Mrs. Everything sometimes stumbles as it proceeds too swiftly through the rat-a-tat of civil rights, women’s empowerment, acid, and consciousness-raising. Its ending, however, is extremely suggestive. Just before the 2016 election, right around when the balloons are descending on Hilary Clinton’s convention speech, Jo’s partner says confidently: “Now she just has to win.” Earlier in the novel, Jo’s daughter had said of her mother that she seemed to have missed everything in the decades that she had spent as a closeted wife and mother. Hence she coins the phrase “Mrs. Everything,” as an ironic pun on having it all. With her pre–November 2016 ending, Weiner leaves us asking—as her title cheekily does—what women’s lives would look like if they did not miss everything, but rather were able to catch each wave of history as it came.
While Weiner’s characters in Mrs. Everything sometimes feel out of pace with history, Gilbert’s characters do not. Her City of Girls tells the story of Vivian, a girl who, as Gilbert puts it, arrives in New York in the summer of 1940 “so freshly hatched that there was practically yolk in [her] hair.”
Like Weiner’s Bethie, Gilbert’s protagonist begins the novel very comfortable in her own prettiness. She has just been kicked out of Vassar and is about to launch herself into New York with the help of her eccentric Aunt Peg, who runs the Lily Playhouse, a cheap-ish establishment that puts on small plays and musicals starring gorgeous showgirls and whoever else they can get on stage. At the Playhouse, Vivian becomes the de facto costume designer, creating beguiling confections of silk, lace, and feathers. In her new role, Vivian also befriends an Amazonian showgirl named Celia; the women quickly tumble into clubs and hotels and beds together. The city seems made for them, and their adventures make for irresistible reading.
And yet, Vivian is playacting and Gilbert knows it. As she receives a generous family allowance, Vivian’s penny-pinching excursions across the city in search of the right scrap of fabric at the cheapest deal are less than necessary. If her Aunt Peg rightly says that “life at the Lily Playhouse is nothing but a series of small fires,” then we are reminded often that these are not Vivian’s fires.
Things dawn on her slowly: that nights on the town might not always be what they seem, as when Celia protects her from the wrong kind of men and comes downstairs with a black eye to show for it; or that her Aunt Peg is not so much eccentric as a happily partnered person, living with a woman she loves. The story brims with energy, but it can be shallow, and not just because of Vivian’s remove from her surroundings. One promising character, Peg’s estranged husband Billy, wants to plunge into the novel with all the verve and chatter of a screwball matinee idol. While Vivian describes his repartee with Aunt Peg as flickering, bright, and sharp, on the page it does not always feel that way. In fact, nothing, including Vivian’s love affair with a young actor, feels as fun, wild, and free as Vivian’s relationship with Celia, which never quite blossoms into anything.
When a love affair goes wrong, ending her spell at the Lily, Vivian begs for a ride from her older brother Walter, who commandeers a car and a driver to get her home to the suburbs. On that drive, during a lull in Walter’s tirade against her life choices, their driver turns around and says, “Must be pretty disappointing for a stand-up guy like you, Walt, to end up with a sister who’s such a dirty little whore.” The rest of the car ride is silent, as his words ricochet in Vivian’s head: “Dirty little whore, dirty little whore, dirty little whore.” The phrase will resurface later in the novel, as will the driver.
In their novels, Weiner and Gilbert each use history not to erase or repress trauma but to soften, contextualize, and chronicle it.
Though Vivian spends years figuring out what the scene in the car means to her, she also moves on. Her aunt Peg scoops her back down to New York City in 1942 and, on another car ride, stubbornly picking up on the driver’s belittling language, Vivian determines: “I would plant my little life there and never abandon it again.”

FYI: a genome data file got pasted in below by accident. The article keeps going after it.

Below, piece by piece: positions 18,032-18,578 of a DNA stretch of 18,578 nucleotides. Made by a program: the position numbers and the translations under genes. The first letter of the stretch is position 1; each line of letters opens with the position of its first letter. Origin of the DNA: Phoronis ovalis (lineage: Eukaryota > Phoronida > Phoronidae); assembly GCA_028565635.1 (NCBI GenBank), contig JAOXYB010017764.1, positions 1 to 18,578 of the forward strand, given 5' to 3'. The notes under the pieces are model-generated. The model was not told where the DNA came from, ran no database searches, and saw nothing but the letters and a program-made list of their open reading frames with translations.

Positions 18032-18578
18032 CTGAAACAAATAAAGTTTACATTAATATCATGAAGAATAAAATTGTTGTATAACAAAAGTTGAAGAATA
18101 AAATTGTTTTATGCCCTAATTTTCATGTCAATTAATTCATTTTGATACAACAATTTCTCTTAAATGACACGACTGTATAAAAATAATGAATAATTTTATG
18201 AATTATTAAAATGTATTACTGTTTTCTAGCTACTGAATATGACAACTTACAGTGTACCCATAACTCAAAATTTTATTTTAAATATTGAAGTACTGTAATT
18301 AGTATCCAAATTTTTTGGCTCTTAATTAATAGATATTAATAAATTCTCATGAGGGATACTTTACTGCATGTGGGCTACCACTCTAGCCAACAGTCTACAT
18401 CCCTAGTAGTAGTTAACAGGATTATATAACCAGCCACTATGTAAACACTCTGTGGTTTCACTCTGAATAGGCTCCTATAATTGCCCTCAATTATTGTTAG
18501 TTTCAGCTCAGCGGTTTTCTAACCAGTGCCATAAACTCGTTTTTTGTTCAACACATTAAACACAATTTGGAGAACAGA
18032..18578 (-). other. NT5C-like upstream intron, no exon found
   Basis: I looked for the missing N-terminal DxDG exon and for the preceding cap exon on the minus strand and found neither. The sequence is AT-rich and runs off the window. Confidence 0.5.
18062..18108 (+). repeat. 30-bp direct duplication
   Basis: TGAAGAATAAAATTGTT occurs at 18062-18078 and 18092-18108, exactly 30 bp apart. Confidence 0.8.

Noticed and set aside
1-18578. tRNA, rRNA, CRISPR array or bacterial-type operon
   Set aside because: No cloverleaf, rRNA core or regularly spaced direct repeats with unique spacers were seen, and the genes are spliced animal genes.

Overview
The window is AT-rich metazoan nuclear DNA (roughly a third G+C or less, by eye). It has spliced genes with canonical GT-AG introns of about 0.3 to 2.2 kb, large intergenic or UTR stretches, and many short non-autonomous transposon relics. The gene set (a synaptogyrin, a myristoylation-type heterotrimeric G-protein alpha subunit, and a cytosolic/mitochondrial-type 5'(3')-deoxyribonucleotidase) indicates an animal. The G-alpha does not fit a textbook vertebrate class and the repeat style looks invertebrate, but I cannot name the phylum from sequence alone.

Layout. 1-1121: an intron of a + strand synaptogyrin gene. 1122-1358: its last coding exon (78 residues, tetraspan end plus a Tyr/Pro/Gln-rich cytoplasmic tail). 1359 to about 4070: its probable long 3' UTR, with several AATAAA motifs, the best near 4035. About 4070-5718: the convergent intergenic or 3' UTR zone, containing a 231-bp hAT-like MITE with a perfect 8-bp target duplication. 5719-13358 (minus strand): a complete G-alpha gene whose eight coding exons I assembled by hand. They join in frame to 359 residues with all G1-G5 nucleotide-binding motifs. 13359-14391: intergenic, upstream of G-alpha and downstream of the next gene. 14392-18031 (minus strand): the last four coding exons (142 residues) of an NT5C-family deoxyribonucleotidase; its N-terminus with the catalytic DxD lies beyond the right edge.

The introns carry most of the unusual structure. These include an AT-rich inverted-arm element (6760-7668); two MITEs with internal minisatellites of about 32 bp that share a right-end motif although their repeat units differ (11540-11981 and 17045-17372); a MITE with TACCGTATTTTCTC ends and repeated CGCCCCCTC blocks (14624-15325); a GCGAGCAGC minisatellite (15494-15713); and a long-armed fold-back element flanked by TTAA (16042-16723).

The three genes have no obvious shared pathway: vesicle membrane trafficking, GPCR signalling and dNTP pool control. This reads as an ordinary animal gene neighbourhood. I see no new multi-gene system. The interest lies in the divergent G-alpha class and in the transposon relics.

One way of reading Gilbert is as a chronicler of women coming into their competence. Stern Men (2000), her first novel, is misleadingly labeled, as it mostly concerns the grit of one young Maine woman and her relationships to commerce, place, and family. Eat Pray Love (2006) is, of course, the much-loved, much-mocked story of a newly divorced writer discovering herself through a globe-trotting plan involving food, religion, and sex. And The Signature of All Things (2013) is a masterful exploration of one female botanist’s relationship to moss, illustration, and men, which takes her from Philadelphia to Tahiti and finally to Holland. Gilbert writes journeys that are intriguing, fabulous, and unusual, but also eminently comfortable in their endings.
And that is not a bad thing. The sheer competence that Vivian has as a never-married New York seamstress over the next few decades of her life is immensely satisfying. She sleeps with men. She makes clothes. As the years pass by, her relationship to history, like Weiner’s Jo and Bethie, can be uncomfortable: “My people got there first,” Vivian says in a particularly misguided summary of the cultural and political changes of the 1960s (“my people” here being, presumably, the mostly white, creative, downtown crowd Vivian runs in). A more interesting ending might have confronted the ways in which her people were not there first.
Weiner and Gilbert offer entertaining, touching, but not necessarily original accounts of 20th-century white American feminism. Their historical narratives, however, still do interesting work. Buried in the center of each novel is a repetition of a cruel phrase: “Next time, try keeping your legs together” and “dirty little whore.” Because they live in fast-moving and historically sweeping books, these phrases are quickly made doubly distant. They occur in the literal centers of the narratives, which means that they are also historically distant from where they end. Weiner and Gilbert, then, seem to repress the very events that they went to such pains to describe.
Unexpectedly, however, each of our heroines eventually finds happiness by plucking someone from the depths of their uneasy personal histories. Jo reconnects with an old girlfriend, Bethie finds a high school crush to share her life with and to tell her story to, and Vivian develops an unexpected and fascinating friendship with the driver who insulted her so long ago. Each character, then, is able to find a way to make their past safe for themselves again. Each author uses history not to erase or repress trauma but to soften, contextualize, and chronicle it.
Moreover, in placing historical distance between their characters and their sites of trauma, Weiner and Gilbert might also be making clear that physical and emotional abuse are such a fact of life for so many women that dwelling on them page after page after page would not do justice to the rest of women’s lives. If these writers did so, they would truly miss everything.
This article was commissioned by Nicholas Dames.
- Jennifer Weiner, Hungry Heart: Adventures in Life, Love, and Writing (Simon & Schuster, 2017), p. 3. ↩